News from the Centre for Policy Modelling, including announcements of: new papers, special issues, books, workshops, projects, jobs and study opportunities.

23 November, 2011

Emma Norling back at the CPM

I am glad to say Emma Norling will be back working as an RA at the CPM from December.

22 November, 2011

Stefano Picascia has joined the CPM

We are delighted that Stefano Picascia has joined us as a PhD student under the SCID project (  He previously worked at CNR in Rome with Mario Paolucci.

Bogdan Werth's Thesis: Uncertainty in IT Outsourcing of Large Financial Institutions

Uncertainty in IT Outsourcing of Large Financial Institutions

CPM Report No.: CPM-10-214
By: Bogdan Werth

Suggested citation:

Werth, Bogdan (2010) Uncertainty in IT Outsourcing of Large Financial Institutions, Doctoral Thesis, Manchester Metropolitan University Business School, Manchester, United Kingdom.


According to the recent industry reports, relatively few European banks have benefited from information technology outsourcing to the extent originally anticipated by these institutions. Despite the setbacks, most intended to increase outsourcing activities in pursuit of reduced labour costs, specialized skills, process expertise, superior technical resources, and enable a better focus on their core business. Whether or not these reasons are justified, outsourcing often has unexpected impacts, both positive and negative, on the operation of an organisation. 

Despite the lack of a commonly accepted interpretation of outsourcing outcomes, the practice of outsourcing in modern corporations is proliferating. This trend has forced both practitioners and academics to theorize and speculate on the underlying momentum towards outsourcing. So far the information technology outsourcing literature has mainly focused on the transaction itself, without investigating the strategic characteristics of the organization leaving out of sight a built-in social framework of the firm or social context it is located in. This trend captures the widely held perception that organisational members makeoutsourcing decisions based upon an economic rationale and regard social factors as negligible in an overall picture of outsourcing.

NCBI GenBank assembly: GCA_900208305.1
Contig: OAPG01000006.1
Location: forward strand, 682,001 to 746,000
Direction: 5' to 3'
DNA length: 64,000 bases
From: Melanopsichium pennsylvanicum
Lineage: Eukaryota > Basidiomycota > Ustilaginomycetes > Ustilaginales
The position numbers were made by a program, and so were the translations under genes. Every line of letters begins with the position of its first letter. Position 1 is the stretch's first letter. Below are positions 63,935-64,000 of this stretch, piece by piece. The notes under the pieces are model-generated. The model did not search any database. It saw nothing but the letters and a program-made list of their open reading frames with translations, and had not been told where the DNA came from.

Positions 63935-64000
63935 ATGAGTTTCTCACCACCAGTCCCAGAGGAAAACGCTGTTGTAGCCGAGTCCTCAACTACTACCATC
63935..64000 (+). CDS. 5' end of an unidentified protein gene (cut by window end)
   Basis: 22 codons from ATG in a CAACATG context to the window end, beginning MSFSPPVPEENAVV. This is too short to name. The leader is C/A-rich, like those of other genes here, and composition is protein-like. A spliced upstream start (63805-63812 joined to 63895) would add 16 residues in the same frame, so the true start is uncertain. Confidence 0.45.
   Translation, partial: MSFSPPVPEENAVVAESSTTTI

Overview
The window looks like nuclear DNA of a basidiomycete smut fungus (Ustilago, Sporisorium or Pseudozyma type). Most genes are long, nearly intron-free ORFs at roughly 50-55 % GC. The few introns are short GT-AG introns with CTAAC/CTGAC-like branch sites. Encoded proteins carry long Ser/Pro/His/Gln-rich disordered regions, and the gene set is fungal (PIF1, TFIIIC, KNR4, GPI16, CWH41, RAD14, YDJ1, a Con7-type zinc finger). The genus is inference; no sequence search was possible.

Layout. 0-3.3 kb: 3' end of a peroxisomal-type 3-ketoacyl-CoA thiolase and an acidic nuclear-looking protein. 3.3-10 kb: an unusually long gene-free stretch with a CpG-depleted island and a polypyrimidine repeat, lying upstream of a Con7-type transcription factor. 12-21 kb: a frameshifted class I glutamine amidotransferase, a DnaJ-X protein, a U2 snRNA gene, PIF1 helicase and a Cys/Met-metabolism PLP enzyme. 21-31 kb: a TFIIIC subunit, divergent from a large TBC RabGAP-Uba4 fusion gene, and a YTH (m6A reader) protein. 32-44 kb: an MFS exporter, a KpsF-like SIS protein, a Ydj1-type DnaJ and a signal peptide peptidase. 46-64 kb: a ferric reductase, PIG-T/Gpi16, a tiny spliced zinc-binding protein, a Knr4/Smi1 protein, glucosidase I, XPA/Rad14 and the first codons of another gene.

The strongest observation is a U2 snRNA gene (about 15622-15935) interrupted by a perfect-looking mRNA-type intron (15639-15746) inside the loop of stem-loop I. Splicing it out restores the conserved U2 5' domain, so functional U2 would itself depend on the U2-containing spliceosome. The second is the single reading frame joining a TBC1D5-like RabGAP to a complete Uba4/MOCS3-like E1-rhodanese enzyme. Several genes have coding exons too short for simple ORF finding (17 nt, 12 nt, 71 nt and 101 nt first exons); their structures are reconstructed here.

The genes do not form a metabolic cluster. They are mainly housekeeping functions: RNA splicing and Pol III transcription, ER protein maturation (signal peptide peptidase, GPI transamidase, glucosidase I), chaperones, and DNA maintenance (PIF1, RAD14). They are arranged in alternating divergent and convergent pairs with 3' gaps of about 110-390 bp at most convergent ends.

Agent-based modelling provides us with a tool for examining the implications of various social and organizational choices within organisations. This thesis examines how this can be done in the case of choosing to outsource (or not) the information technology needs within large banking organisations. This thesis introduces an alternative approach to the investigation of economic theories by means of evidence-based agent-based social simulation. It suggests and seeks an alternative metric for asset specificity with a more qualitative flavour. Williamson’s transaction cost framework is replicated with autonomous, heterogeneous agents as actors of the modelled outsourcing process that can act according to changes in the environment they are located in. Social structures emerge from the interaction and information exchange between individuals in the market. The models succeed in producing a qualitative definition of the term asset specificity. 

The modelling and the fieldwork were carried out by the same party with data engineering involving stakeholder interactions. A constructive and modular approach to model design was adopted. The rules for the agents’ behaviour were derived partly from the relevant reports and partly from qualitative insight into the modelled target system. The first research stage involved gathering of relevant data in collaboration with industry partners. Based upon data collected from the fieldwork a prototype declarative agent-based coarse grained model was developed. Building a “mock-up” model first was intended in order to point out data requirements, and help to determine which data is important and which can be dismissed. This model allowed the identification of gaps in the current data set that need to be filled in order to develop a more informative model. In subsequent research stages additional interviews were conducted in order  to fill gaps, which became evident through the analysis of the mock-up model. Exploration and validation of the models’ results happened in a constant feedback-loop, together with domain experts. The constant cross validation with stakeholders and domain experts facilitated the development of a simulation that was credible for practitioners, who came to participate in the research with sceptical views. This particular case study is presented as an example of a generalised approach that can be used to examine different aspects of organisational change.